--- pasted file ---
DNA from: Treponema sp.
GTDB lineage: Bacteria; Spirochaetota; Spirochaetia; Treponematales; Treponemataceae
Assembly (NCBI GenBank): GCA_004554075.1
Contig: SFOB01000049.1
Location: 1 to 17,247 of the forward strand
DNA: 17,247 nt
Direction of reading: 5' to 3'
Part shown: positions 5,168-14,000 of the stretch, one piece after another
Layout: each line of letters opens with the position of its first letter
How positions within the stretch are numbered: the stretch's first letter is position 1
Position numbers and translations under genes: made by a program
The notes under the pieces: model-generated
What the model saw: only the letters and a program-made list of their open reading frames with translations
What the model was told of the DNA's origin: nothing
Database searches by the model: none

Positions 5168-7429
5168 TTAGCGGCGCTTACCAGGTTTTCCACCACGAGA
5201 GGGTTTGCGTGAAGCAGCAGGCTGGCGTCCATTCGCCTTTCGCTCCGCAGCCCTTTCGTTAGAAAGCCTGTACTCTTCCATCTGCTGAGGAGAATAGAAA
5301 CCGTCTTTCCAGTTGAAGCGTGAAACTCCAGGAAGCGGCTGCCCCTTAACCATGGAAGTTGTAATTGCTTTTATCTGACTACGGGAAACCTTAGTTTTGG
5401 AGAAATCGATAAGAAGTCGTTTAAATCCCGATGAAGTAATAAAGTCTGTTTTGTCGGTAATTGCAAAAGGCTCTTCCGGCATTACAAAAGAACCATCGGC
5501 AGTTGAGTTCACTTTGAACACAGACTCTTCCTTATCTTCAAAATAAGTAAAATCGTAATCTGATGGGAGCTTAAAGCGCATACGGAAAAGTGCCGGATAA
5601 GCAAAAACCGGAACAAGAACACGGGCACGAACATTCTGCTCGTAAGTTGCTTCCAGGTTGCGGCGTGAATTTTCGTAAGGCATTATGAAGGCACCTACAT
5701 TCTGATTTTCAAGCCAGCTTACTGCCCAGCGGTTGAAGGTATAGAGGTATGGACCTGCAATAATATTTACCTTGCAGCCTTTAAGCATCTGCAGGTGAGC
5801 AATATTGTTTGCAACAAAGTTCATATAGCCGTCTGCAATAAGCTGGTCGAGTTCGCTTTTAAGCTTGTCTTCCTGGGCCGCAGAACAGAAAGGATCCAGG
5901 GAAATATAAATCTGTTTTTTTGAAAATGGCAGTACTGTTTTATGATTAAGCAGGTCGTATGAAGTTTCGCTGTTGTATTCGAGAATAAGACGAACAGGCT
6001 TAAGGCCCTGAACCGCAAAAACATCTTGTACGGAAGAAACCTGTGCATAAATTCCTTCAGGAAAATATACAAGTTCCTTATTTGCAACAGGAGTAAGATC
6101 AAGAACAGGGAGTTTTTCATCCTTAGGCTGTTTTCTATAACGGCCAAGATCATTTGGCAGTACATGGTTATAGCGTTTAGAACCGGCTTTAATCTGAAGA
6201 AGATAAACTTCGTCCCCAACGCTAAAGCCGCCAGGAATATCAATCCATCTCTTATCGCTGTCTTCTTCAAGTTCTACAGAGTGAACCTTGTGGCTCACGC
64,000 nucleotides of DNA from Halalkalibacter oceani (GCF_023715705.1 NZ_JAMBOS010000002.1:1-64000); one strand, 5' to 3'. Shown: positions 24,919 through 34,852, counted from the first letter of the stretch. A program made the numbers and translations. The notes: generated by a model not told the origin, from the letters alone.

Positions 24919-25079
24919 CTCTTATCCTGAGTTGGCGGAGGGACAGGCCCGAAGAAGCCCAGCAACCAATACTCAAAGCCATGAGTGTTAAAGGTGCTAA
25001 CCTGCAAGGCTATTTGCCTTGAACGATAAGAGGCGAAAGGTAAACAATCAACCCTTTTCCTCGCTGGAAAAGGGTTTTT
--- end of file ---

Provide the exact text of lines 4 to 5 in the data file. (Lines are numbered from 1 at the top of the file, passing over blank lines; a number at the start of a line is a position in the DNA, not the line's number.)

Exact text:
Contig: SFOB01000049.1
Location: 1 to 17,247 of the forward strand